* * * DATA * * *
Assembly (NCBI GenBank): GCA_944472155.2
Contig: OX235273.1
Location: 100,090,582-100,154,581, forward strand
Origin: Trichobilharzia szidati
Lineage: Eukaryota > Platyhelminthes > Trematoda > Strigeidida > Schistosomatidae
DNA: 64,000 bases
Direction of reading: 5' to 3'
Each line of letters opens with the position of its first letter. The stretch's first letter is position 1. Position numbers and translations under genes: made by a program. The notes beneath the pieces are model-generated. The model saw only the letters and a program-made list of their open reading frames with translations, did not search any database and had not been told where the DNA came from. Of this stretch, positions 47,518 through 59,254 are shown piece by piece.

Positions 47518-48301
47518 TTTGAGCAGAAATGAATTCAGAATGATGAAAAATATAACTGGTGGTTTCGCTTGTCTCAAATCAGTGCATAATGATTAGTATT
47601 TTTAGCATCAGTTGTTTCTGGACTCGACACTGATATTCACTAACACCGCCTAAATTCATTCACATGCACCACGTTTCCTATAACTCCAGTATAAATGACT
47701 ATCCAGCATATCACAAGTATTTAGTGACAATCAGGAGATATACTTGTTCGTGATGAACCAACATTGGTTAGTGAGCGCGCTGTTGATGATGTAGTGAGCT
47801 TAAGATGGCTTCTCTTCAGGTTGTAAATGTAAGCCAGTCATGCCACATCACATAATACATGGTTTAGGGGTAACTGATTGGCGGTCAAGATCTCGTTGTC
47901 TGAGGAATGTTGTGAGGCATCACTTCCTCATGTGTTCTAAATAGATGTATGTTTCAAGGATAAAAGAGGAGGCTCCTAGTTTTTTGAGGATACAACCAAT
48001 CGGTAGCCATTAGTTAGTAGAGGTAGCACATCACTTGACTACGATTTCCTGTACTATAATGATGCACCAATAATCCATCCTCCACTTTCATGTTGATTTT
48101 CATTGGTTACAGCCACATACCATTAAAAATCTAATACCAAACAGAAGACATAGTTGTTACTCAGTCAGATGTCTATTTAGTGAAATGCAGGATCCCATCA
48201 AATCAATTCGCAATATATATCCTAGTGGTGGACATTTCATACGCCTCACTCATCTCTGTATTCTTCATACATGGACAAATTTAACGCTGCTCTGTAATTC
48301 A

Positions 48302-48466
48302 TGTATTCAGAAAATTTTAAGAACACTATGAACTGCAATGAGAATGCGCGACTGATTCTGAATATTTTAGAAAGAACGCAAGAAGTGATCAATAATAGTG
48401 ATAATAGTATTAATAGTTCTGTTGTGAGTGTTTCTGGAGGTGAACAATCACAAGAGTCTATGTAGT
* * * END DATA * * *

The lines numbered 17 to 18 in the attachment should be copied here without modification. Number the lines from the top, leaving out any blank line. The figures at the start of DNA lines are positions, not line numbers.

48201 AATCAATTCGCAATATATATCCTAGTGGTGGACATTTCATACGCCTCACTCATCTCTGTATTCTTCATACATGGACAAATTTAACGCTGCTCTGTAATTC
48301 A